Whether your wedding venue needs a few minor touches or a major make-over, you can start with these transformation tips…
Any bride-to-be will tell you that she doesn’t want her wedding to look like everyone else’s. A wedding has to be unique which means stamping your individual style on your venue and transforming it from just a room, into YOUR room.
Lots of lights
Lighting has a huge effect on the look and atmosphere of a room. Create a bewitching and romantic glow by placing hundreds of twinkling tea lights and pillar candles in empty jam jars around the edge of the room and use grand candelabras as table centre pieces. For a more fun and quirky look, hang lots of coloured paper lanterns from the ceiling or drape sheets of fairy lights behind tables and around the dance floor to add some sparkle. A more expensive option is to hire a lighting company to place coloured up-lights around the room, bathing the whole area in a warm glow of pink, amber or a colour of your choice.
Don’t forget the exterior of the building also – guide guests down a candle lit path using candles in glass hurricane lamps, or hang lanterns from surrounding trees to set the scene.
Hate how the wallpaper or paint in your reception room clashes with your wedding colours? No problem, use fabric draping to hide it. A room dressing company can hide a multitude of décor sins using free standing drapes and the good news is that they don’t require drilling or fixings, and take very little time to put up. Available in a wide range of colours and fabrics, use a colour that matches your theme or opt for white for a clean, classic look.
A really simple way to transform the look of a room is to swap the standard white linen table clothes for something with a little more style! Table linens come in a range of colours and textures – from glittery gold and metallic silver, to hot pink or plush purple – talk to your room dressing company about the options here. If budget permits, add matching napkins and chair ribbons.
A vignette is the term used to describe a small décor display. Taken from the world of interior design, these are becoming popular features at weddings, creating visual focal points in the reception area that reflect the overall wedding theme. These work particularly well for vintage weddings – an old bike with flowers in the basket; a pile of stacked luggage holding flip flops for guests; a bureau dressed with picture frames of family members and a guest book for guests to sign…you get the idea.
Change the chairs
At worst your venue will have truly horrible, padded, fabric covered chairs, at best it will have invested in the wedding favourite, Chiavari chairs, which are pretty, but nothing new. Go for a more unexpected look by renting brightly coloured vintage chairs or clear ghost chairs – rows and rows of eye-catching seats can completely change the style of a space.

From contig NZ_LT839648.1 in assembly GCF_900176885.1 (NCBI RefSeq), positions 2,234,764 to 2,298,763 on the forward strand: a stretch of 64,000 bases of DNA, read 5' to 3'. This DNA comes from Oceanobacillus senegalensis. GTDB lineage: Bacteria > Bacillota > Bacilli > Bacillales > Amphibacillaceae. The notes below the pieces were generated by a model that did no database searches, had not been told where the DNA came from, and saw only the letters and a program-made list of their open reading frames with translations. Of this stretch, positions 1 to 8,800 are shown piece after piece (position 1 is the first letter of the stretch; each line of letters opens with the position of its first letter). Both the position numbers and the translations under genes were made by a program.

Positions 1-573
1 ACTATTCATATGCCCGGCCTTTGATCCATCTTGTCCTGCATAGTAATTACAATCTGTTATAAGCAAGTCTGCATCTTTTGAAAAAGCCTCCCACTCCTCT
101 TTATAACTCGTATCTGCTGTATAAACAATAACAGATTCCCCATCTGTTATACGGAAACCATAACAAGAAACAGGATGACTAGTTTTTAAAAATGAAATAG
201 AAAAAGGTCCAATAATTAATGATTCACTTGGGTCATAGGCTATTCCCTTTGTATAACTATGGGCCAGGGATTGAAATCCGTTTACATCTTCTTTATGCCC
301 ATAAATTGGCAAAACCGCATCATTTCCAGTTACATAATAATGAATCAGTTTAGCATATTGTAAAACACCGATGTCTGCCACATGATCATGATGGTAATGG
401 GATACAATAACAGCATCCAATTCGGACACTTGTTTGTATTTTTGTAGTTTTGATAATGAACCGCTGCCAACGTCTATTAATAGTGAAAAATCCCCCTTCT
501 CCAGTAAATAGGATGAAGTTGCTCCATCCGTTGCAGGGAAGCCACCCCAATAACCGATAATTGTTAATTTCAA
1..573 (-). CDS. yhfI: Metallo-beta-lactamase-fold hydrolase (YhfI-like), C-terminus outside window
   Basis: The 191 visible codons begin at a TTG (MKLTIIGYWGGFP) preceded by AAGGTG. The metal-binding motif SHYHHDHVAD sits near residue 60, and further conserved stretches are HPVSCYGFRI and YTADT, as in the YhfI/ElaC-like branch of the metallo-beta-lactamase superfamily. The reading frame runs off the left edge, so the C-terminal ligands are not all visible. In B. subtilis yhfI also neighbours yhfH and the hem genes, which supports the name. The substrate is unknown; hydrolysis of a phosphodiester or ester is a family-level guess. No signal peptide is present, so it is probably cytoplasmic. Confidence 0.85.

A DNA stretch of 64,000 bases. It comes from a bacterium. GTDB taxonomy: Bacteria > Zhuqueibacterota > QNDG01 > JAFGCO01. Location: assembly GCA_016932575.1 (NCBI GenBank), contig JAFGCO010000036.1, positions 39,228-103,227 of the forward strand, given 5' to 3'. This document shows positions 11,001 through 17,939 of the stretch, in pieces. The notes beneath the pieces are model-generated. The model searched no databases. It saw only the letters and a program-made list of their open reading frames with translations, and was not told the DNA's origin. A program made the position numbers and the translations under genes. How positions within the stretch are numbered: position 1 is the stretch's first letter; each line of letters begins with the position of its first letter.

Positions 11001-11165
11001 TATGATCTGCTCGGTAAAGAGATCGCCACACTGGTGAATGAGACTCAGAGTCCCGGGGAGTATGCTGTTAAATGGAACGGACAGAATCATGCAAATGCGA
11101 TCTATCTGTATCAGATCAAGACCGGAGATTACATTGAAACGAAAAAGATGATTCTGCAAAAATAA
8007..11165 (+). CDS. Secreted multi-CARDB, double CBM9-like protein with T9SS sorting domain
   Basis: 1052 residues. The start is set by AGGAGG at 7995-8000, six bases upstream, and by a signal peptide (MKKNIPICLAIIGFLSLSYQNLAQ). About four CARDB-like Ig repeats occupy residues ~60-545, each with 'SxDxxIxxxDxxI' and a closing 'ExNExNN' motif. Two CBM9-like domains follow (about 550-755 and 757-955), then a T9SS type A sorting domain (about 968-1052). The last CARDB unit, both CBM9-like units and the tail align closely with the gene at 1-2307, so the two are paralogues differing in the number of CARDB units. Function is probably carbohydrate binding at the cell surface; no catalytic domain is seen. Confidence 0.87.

Create a feature wall
Hanging a backdrop creates a great focal point, especially in a room that lacks character. Laser cut paper wall hangings, colourful ribbon hangings or a large panel of fabric embellished with monograms of your initials make a fun focal point and can be used as a picture backdrop later in the evening.
Bring the outdoors in
You may not have a huge wedding flower budget, but a great way to bring the outdoors in is to hire small topiary trees and large potted plants. Much more cost effective than huge floral displays, use topiaries to cover a room’s less desirable qualities, such as doorways that you won’t be using. Wrap them in tulle and twinkle lights for an enchanted garden feel even indoors.
Less is more
There’s nothing warm or inviting about a huge empty hall or ballroom with a scattering of tables in the middle. If your venue space is oversized for your needs you can play some clever illusion tricks to make it appear more intimate. Use rectangular or large square tables as they take up more space than round ones. Create lounge areas with a few sofas, chairs, and modular pieces such as ottomans. Position some free-standing arrangements of seasonal branches or rented trees to add texture and create a more intimate dining experience.
Drop the ceiling
Another common problem, especially with old houses and hotel rooms is that the ceiling is really, really high and as we mentioned above, airy and spacious isn’t always a good thing. Rather than try and fill the space with overly tall centre pieces which will just annoy your guests, keep the centre pieces low and drop the ceiling from above. You can do this by creating a canopy effect over tables using fabric, voile or ribbons. Alternatively, hang chandeliers, pom poms, lanterns or other decorative features from the ceiling, dropping them low over the tables.